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In the Alapin variation of the Sicilian, the game goes 1. e4 c5 2. c3. However, this sequence just blocks the b1 knight from its best square, and it doesn't develop anything. Both squares attacked by the pawn are already being attacked by black's other pawn.

What is the point of the move 2. c3? I do understand that it can be used to avoid a mainline Sicilian, but at least develop some other good piece.

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    Note that c5 isn't exactly developing either, so White doesn't risk to lag in development... – Hauke Reddmann Jun 24 at 7:25
  • do you mean blocks the b1 knight? – Michael West Jun 24 at 10:38
  • Yes, I meant that it blocks the b1 knight – Daniel Geyfman Jun 24 at 14:52
  • Black will often capture on d4 and White wants to retake with a pawn – David Jun 24 at 18:39
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You are asking a good question, because the answer gets to the root of good opening play. The object of the opening is not just to get the pieces out. If it were, then after 1.e4 c5, 2.Bc4 would be a popular move. The reason why it is not is that c4 is not yet clearly a good square because 2..e6 neutralizes the Bishop, and an eventual ..d5 will take advantage of it. The real object is to get the pieces onto effective squares, and which squares are effective depends on the Pawns.

The Pawns have three tasks. One is to move out of the way and give freedom to the pieces. Another is to create safe and stable locations for the pieces after they are developed. A third is to deny effective squares to the opponent. If it were simple to achieve all three objectives then the opening phase would be easy, but it is part of ones playing style to make personal choices about the importance of each objective. This adds to the fascination of the game.

I am not trying here to explain to you everything that might be said about 2.c3, but rather to help you understand the subtlety that any explanation would need to address.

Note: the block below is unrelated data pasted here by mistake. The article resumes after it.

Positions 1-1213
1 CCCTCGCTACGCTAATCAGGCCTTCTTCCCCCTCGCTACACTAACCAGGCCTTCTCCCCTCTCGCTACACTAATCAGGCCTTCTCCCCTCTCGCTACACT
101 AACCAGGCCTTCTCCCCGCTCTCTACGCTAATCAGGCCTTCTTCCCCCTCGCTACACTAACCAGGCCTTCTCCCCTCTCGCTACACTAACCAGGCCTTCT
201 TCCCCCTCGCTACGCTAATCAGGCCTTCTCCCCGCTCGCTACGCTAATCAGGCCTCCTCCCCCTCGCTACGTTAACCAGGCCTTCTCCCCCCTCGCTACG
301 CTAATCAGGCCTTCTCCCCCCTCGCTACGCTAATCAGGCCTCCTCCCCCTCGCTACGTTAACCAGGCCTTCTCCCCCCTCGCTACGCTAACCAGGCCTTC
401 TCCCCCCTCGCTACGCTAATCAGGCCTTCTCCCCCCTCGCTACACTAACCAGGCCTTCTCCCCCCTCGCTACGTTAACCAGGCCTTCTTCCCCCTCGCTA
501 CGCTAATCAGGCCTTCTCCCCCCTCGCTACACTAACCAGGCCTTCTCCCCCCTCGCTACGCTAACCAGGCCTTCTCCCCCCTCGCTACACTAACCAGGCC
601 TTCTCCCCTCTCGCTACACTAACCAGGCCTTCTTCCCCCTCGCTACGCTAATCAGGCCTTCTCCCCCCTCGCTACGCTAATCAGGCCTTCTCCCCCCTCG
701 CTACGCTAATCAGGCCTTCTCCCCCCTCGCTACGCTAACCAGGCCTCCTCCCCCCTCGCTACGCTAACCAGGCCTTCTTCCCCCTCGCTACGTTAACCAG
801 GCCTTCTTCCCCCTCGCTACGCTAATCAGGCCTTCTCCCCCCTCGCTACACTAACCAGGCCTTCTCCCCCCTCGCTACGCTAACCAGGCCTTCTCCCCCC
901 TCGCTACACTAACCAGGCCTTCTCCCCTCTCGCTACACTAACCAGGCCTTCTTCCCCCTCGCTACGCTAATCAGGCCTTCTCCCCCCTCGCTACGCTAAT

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The move c3 prepares d4; if Black proceeds blindly by playing, for example, 2. ...Nc6, 3. d4 gives White full control of the centre and a strong advantage.

To prevent White dominating the centre, Black tends to counterattack with 2. ...d5 or ...Nf6, which often leads to French-like structures that can throw off a player with the black pieces who is familiar with Sicilian main lines but not with others.

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    I think it's somewhat exaggerated to say White has a "strong advantage" after 2...Nc6 3.d4 because 3...d5 4.exd5 Qxd5 just transposes to the 2...d5 line. – bof Jun 24 at 16:01
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I think there was good points and explanation so far, I will just add few.

I recently also started to play Alapin, and there are two points two that:

1- make your opponent uncomfortable! as mentioned before the structure and form of the play is not what black players are looking for, and it make it uncomfortable to face it.

2- Also, white is trying to avoid open sicilian which gives black two central pawn and very unbalanced and dynamic game, here you will generally end up in an IQP position, and play is more dynamic from white and requires static play and patience from black,